Potential for Advertisers:
Mobile TV is no threat to the dominance of ‘at home viewing’ (3.5hrs avg. usage/day) but the behaviours are very different.
The ‘Mobile Audience’ will watch most during travel times: 0800-0930 and 1630-1800, so broadcasters should schedule programming to meet viewer demands.
I predict this will result in mobile-specific variants of existing channels, where popular programs are scheduled during travel times. Advertisers should therefore consider mobile specific creative, tapping into the users’ on-the-move psyche with a firm call to action such as “go in-store now!”
There is also a YouTube “press release” of their announcement here:
And an example of how the in-game ads might look here:
And finally, an article from CasualGaming.biz who broke the story last Friday:
Google unveils its game plan
Oct 8th 2008 at 13:54 by Michael French:
Web giant Google has finally unveiled its long-awaited bid to enter the in-game advertising sector, revealing it is putting a big focus of the strategy on casual games.
In a post on the blog for the firm’s web advertising team Adsense, Google reps said that it is targeting web games in the first instance:
“Do you develop or publish web-based games? If so, you’re contributing to a growing trend – according to comScore, over 25% of Internet users play online games every week, which is over 200 million users worldwide. As a beta user of AdSense for Games, you can display video ads, image ads, or text ads within your online games to earn revenue,” the sales pitch reads.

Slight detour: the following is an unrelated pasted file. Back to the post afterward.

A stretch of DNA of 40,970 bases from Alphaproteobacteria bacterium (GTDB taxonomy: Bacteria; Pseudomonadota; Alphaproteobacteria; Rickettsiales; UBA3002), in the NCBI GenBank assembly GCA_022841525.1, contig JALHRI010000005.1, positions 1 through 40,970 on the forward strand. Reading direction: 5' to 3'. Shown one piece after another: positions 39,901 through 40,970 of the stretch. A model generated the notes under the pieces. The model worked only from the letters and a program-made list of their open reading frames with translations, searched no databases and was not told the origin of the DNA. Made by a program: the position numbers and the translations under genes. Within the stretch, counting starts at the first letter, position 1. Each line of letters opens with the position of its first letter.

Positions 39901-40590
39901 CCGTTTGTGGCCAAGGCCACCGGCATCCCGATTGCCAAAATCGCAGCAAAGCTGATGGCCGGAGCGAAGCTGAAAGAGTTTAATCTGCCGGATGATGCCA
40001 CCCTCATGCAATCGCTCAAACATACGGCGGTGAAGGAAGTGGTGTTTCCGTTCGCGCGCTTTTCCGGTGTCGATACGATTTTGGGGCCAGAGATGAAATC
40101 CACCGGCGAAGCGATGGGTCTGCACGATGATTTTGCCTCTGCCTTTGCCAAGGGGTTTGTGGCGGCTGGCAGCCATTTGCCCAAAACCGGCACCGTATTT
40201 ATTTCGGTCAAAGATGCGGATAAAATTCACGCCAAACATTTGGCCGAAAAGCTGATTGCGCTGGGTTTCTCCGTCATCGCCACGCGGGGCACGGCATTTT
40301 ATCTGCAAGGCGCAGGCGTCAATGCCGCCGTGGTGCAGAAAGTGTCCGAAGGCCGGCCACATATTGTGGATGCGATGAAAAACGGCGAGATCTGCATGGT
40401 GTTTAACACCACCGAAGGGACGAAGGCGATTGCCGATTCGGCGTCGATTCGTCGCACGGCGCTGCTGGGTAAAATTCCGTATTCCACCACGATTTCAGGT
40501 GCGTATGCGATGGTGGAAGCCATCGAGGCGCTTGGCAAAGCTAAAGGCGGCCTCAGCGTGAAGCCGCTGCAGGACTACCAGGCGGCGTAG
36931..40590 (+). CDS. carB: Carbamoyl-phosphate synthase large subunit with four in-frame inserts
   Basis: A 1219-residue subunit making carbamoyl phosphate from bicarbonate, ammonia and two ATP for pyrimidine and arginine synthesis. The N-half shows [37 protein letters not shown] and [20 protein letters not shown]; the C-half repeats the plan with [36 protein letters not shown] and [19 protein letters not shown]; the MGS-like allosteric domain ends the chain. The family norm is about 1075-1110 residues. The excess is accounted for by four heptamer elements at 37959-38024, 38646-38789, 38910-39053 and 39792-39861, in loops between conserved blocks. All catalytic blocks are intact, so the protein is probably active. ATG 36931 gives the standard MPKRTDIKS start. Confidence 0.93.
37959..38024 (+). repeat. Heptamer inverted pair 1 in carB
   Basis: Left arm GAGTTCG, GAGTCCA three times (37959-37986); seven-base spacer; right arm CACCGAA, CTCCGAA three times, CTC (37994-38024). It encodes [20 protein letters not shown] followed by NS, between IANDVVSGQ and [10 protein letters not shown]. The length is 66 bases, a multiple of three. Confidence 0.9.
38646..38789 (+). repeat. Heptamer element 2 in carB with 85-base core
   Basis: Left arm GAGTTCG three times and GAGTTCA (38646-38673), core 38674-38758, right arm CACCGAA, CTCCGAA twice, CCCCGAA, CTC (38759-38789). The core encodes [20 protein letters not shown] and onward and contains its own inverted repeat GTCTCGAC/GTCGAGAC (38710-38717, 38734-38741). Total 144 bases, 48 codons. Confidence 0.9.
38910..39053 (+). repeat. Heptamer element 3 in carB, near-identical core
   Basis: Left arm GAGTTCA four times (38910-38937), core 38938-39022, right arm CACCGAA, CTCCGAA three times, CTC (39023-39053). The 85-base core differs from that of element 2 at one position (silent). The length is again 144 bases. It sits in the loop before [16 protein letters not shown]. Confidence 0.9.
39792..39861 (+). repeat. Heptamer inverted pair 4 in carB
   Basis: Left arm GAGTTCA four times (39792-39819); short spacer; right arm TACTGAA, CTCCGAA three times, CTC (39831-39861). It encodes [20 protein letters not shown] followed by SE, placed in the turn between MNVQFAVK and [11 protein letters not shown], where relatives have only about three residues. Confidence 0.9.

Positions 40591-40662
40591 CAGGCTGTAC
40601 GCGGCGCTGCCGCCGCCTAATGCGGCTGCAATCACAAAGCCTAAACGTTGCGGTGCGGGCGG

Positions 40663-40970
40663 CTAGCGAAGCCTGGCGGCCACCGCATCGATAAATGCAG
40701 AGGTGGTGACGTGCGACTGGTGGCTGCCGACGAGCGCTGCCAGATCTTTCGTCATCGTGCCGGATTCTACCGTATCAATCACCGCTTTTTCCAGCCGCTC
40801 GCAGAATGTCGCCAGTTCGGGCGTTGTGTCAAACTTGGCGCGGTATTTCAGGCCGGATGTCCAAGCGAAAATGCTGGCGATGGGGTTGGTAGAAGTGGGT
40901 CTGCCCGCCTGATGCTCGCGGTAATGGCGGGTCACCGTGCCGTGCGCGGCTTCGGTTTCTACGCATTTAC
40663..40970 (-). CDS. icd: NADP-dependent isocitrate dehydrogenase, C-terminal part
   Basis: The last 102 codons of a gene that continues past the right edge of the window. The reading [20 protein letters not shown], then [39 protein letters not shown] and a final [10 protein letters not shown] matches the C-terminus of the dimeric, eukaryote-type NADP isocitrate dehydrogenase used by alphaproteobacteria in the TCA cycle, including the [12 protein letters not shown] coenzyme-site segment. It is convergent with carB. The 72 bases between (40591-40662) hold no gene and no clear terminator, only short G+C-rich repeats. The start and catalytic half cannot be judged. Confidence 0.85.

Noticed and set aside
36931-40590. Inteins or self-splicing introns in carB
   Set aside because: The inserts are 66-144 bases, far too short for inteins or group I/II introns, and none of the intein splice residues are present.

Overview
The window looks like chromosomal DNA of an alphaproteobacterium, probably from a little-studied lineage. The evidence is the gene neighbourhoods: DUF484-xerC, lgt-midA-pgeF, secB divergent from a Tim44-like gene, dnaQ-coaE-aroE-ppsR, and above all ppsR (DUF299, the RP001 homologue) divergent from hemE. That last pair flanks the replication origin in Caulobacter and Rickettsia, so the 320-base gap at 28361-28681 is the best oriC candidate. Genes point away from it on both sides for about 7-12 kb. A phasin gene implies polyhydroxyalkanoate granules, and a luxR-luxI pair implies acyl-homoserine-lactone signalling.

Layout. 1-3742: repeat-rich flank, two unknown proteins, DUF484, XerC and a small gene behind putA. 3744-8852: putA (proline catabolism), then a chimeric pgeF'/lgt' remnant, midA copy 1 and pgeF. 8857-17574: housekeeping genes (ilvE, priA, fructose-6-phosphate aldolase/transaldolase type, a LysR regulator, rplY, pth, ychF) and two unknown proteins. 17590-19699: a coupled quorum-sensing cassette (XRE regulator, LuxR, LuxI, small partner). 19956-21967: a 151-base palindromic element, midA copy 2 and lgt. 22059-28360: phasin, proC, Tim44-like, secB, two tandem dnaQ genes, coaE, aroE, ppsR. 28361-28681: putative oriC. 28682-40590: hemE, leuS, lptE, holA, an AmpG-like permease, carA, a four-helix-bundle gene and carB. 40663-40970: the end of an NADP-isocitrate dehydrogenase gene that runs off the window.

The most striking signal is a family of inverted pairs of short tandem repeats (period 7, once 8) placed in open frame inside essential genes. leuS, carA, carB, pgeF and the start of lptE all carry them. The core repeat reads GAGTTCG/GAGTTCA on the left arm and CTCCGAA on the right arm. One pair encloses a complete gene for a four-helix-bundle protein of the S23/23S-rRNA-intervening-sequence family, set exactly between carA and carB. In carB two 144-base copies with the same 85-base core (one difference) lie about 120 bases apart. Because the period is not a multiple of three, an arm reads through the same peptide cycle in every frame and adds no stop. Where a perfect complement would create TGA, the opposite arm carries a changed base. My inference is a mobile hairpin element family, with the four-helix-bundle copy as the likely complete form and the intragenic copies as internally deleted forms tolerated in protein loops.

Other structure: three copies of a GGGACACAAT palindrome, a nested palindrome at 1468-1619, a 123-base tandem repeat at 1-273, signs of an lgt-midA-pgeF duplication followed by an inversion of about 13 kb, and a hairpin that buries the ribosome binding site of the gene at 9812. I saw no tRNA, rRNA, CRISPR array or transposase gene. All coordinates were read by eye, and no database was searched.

“You’ll be able to show these ads in placements you define, such as interstitial frames before a game, after a level change, or when a game is over. Members of our AdWords team will sell your in-game ad placements directly to top brand advertisers, and you’ll also see contextually targeted text and image ads based on content and demographic information. In addition, you’ll be able to control the ads you see on your pages using our filtering options.”
Google has opened a beta for the service, which is open to publishers with predominantly (over 80 per cent) traffic from the UK or US.
Demonstration videos for the service make reference to a wide variety of games – although both open with footage from Playfish’s Facebook Word Challenge game.
“We’ve built ad technology for games played within a user’s browser, and now we’re looking to expand our publisher network,” the company said.
Google has partnered with Mochi Media and its MochiAds network to add inventory to its available advertising slots.
Jameson Hsu, CEO of Mochi Media commented: “Google AdSense for Games will be able to offer a wide reach for its advertisers, and Mochi Media can better monetize international traffic for our developers and publishers.”
The news comes just hours after the company revealed its YouTube video service would start offering online sales of games as well via links from its relevant videos to online stores such as Amazon and iTunes.